The implications of data breach or theft are particularly high for legal and IP (patent) translations: from breaking strict protocol for confidentiality in legal transactions or ongoing litigation, to potentially entering trade secrets into the public domain before patents can be secured. From a law firm’s perspective, there is the added cost of damage to reputation, loss of clients, and even financial penalties to consider.
The majority of law firms follow robust security protocols when sharing sensitive data internally or between partner firms, but the same does not always apply when it comes to choosing vendors for outsourced work, such as legal translations. The rush to facilitate remote working, as a response to the global COVID-19 pandemic, has put an additional layer of pressure onto internal IT and security teams in an industry that has traditionally eschewed remote working. Little wonder that the number of phishing, hacking, ransomware, and spyware attacks on law firms is on the rise.
Safe in the cloud?
The shift to cloud-based and remote working means that law firms are becoming increasingly reliant on technology and more aware of its inherent risks. In turn, this has turned the spotlight onto the security posture and governance of vendors, including language service providers (LSPs).
This is for good reason. In many respects, LSPs aren’t simply providing translation services, they’re providing translation services that run on technology. As such, they need to meet and uphold a specific standard of security when it comes to controlling how sensitive information is accessed, shared, and processed.
For example, any document provided to an external vendor for translation will inevitably pass through numerous hands. This could include the project or account manager, the lead and/or secondary translator(s), plus editors, proofreaders, subject matter experts, and quality assurance teams, as required. Some of these will work within the LSP but, depending on the language or legal field, many will be freelancers or contractors based in the relevant jurisdictions. Each link in that document chain provides a potential new risk of breach.
A question of control
With the law firm potentially held liable for any damages or stolen information, protecting access is critical to ensuring security for all types of translation, but particularly so for legal documents, contracts, sensitive client information, financial records, and so on.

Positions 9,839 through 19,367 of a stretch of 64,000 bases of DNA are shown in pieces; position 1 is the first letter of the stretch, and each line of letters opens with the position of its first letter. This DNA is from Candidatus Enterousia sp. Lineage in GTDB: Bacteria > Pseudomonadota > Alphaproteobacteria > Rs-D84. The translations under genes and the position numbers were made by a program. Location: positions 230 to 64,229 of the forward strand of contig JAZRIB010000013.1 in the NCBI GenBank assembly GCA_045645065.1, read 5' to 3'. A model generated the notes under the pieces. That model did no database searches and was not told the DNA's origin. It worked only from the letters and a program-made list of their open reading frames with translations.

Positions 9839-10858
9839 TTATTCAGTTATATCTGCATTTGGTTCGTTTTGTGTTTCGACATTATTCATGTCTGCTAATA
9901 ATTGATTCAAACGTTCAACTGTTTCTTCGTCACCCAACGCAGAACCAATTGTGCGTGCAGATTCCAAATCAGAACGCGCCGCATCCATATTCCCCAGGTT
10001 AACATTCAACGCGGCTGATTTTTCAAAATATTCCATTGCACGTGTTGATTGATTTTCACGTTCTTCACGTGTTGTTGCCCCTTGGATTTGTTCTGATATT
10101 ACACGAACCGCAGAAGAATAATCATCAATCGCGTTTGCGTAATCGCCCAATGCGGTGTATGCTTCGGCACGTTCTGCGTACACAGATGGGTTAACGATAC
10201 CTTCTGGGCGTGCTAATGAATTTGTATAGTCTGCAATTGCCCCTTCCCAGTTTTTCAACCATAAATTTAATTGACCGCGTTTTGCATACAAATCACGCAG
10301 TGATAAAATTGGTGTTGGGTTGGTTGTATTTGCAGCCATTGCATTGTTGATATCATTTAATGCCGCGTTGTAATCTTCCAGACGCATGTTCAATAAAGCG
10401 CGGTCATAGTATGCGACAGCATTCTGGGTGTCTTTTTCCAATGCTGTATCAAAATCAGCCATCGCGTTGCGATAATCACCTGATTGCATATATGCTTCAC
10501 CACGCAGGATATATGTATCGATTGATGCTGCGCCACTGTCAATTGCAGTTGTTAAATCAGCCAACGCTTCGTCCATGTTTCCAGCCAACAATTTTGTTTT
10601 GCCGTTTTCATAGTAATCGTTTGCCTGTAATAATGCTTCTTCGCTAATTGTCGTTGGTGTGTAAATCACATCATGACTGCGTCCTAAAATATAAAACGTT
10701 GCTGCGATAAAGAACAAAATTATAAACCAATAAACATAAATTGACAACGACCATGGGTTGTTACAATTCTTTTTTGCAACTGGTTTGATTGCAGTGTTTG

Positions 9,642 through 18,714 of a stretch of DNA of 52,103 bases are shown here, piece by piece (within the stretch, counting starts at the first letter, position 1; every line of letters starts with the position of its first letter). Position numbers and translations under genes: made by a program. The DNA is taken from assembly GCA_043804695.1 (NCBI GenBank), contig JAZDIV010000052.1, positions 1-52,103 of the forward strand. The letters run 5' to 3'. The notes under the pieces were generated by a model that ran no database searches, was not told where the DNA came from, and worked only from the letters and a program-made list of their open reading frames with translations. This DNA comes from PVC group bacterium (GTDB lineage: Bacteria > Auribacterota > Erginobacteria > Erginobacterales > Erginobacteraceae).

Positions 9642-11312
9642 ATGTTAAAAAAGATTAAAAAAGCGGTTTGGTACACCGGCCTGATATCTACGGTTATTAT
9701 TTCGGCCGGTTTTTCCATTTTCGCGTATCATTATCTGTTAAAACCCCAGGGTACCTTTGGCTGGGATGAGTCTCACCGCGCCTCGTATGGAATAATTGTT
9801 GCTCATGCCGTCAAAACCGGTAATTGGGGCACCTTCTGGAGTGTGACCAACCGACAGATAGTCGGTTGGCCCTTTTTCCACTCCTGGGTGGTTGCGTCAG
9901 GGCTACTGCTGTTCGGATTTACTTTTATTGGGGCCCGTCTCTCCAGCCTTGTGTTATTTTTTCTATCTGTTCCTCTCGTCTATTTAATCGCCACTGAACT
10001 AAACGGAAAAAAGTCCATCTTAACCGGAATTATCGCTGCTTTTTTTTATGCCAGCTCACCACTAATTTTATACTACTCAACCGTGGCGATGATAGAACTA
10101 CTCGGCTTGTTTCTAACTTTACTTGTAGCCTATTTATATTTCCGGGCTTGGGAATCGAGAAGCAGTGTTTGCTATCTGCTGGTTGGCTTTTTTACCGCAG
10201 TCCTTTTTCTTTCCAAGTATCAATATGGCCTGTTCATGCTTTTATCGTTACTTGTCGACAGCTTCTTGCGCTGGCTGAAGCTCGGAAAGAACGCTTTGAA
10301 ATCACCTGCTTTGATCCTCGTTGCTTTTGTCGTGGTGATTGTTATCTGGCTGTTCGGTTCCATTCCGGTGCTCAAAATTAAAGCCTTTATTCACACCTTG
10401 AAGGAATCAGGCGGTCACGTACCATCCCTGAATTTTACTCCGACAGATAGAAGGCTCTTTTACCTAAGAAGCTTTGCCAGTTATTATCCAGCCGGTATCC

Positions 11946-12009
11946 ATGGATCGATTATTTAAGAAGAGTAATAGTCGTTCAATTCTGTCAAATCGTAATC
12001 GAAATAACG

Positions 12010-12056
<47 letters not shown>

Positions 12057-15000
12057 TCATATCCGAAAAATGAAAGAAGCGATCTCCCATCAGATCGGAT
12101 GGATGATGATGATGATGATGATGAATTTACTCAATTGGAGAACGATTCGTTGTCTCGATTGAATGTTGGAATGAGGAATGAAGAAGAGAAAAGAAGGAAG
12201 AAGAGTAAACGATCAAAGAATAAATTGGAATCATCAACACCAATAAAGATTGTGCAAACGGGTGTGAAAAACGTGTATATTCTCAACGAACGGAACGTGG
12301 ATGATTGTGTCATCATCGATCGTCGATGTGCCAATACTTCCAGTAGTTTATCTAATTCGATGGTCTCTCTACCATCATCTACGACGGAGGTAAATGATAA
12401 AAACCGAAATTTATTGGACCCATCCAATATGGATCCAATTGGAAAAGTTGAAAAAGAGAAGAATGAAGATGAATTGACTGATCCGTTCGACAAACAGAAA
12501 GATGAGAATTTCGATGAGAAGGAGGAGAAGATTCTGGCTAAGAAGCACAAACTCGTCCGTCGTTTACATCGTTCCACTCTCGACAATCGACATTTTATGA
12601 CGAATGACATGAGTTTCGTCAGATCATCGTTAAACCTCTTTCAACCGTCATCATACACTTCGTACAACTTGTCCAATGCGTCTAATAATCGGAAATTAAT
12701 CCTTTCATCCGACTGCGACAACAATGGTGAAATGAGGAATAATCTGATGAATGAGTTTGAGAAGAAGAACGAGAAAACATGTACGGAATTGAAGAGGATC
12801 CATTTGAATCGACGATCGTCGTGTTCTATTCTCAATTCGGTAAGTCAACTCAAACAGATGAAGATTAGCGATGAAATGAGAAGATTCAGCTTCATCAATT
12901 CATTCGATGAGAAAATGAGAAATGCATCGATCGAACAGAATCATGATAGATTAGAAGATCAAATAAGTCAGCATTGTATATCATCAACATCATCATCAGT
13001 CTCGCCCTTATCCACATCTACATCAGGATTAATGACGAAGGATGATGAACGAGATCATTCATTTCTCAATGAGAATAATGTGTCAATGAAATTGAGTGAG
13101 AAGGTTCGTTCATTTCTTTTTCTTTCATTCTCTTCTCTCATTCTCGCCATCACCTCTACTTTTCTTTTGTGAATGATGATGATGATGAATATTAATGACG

In our view, the following should be provided as standard by LSPs:
- High security as a minimum
A client’s priority is generally quality, so not every LSP takes security seriously. With the risk of a data breach of theft, including high-profile ransomware attacks, on the rise, that complacency comes with its own set of added costs and should be properly addressed now.
- Compliance with global standards
Security protocols require both physical and virtual measures, from office infrastructure to authenticated log-in credentials. Find an LSP that invests in modern cybersecurity tools and provides a layered security front to keep your business safe; for example, by checking for ISO 27001 compliance or SOC 2 Type 2 auditing.
- Disaster recovery
If the worst does happen, you want to be sure that you’re covered from damage to your finances and/or reputation. From errors and omissions insurance to disaster recovery protocols, make sure your chosen vendor has you covered.
- A secure client portal
Watch out for any LSP requesting sensitive documents to be sent by email. If you forward an email, you have no control over who it is forwarded and, therefore, who can see it. A secure client portal, by contrast, not only streamlines communication and collaboration but should also help to ensure privacy, confidentiality, and security through regular software updates, data back-ups, and user access settings.
- Employee training
With 75% of data breaches said to take place internally, employee education is crucial to minimizing the threat. For LSPs that should start with controlling where and how employees and contractors work – and educating them on how to recognize and report phishing, hacking, and theft.